Near Field Communication
Researcher Name: Pasan Abeywickrama
Table of Contents
2.1 Industry Standards and Compatibility
2.2 Types of Communication Modes:
2.3.1 Manchester Code
2.3.2 Modified Miller Code
3. Advantages and Disadvantages
4. NFC compare with other Technologies (Bluetooth and Infrared)
5. Security Perspective
5.1 Data Destruction
5.2 Data Modification
5.5 Data Insertion
5.6 NFC secure channel
6. Projects implemented using NFC
6.1 LAUGFS unveils NFC enabled fuel card powered by Dialog
6.2 San Francisco Launches NFC Payment for All Its Metered Parking
7. Future Development of NFC
Near Field Communication (NFC) is one of the most popular short range wireless communication technology that offers in close proximity data transfer. Its simplicity and safe communication makes it more popular in day to day life when an NFC enabled device brought within few centimetres of another NFC device or tag. According to the communication between NFC devices due to its close proximity inhibits eavesdropping on NFC-enabled transactions.
The purpose of this report is to do a research of current technology of Near Field Communication and its steps of development after the invention that technology and future advancements of this technology. By examining a range of web sites, recently published magazine and journal articles on the topic of Near Field Communication researcher describes the main categories of NFC in common use today and examines their technology, advantages and disadvantages, security issues, draw backs, future advancements and recommendation for further developments. Basically Near Field Communication is a non-proprietary technology using in smart phones and similar devices to connect and communicate through radio frequency by touching each other or in a close proximity like less than ten centimetres. This technology offers two devices to communicate as two way communication in contactless data exchange and transaction between powered NFC device and non-powered NFC chip in the other party which is called tag. The communication between NFC device and tag use radio frequency identification (RFID) that follows standard ISO/IEC 14443. Radio frequency identification is the main shareholder of this technology and developed base on it. In 2004 Nokia, Sony and Philips joined together for the forum of NFC to follow the technical specification for the developing generation of NFC devices and tags. This ensures the compatibilities of developing NFC devices and tags. Main goal of this technology is cater the benefits of short range contactless communication for consumers globally. Just a point of touch NFC enables hazel free use of the devices and gadgets in day to day life. As an example of what user can do with NFC enabled mobile phone with NFC enabled environment * Use a point-of-sale terminal to pay for a purchase when you are shopping * Get information about a smart poster or download music and video from it. * Exchange business cards with another phone.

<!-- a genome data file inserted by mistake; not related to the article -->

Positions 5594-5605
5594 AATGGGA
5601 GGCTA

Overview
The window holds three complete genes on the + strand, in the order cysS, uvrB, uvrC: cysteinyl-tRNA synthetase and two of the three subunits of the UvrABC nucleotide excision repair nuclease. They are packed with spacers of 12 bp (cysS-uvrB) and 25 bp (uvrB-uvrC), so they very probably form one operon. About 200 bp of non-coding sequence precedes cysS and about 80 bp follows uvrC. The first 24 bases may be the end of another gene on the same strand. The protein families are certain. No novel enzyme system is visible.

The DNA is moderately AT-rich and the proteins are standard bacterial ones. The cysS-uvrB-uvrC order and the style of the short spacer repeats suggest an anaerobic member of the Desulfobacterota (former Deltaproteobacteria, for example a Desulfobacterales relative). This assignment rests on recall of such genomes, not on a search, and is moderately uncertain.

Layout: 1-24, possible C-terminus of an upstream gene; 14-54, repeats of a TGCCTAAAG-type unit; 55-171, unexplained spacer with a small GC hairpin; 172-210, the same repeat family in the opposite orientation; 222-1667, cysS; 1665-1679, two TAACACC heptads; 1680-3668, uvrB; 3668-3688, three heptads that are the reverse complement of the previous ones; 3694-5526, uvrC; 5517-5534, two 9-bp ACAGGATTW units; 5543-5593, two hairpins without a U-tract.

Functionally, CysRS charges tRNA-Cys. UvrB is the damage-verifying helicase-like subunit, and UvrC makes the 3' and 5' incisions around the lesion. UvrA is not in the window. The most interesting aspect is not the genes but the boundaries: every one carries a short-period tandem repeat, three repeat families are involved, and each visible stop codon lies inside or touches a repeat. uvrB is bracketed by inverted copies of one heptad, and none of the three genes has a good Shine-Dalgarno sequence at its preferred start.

* Pay bus or train fare.
* Print an image from a printer.
NFC technology is based on Radio Frequency Identification (RFID) in a close proximity less than 10 centimetres between the devices in NFC enabled environment. But this short range is not a disadvantage, since it complicates eavesdropping. Communication is available on 13.56MHz frequency band and Possible supported data transfer rates are 106, 212 and 424 kilobits per second. NFC communicates via magnetic field induction, where two loop antennas are located within each other’s near field, effectively forming an air-core transformer. It operates within the globally...
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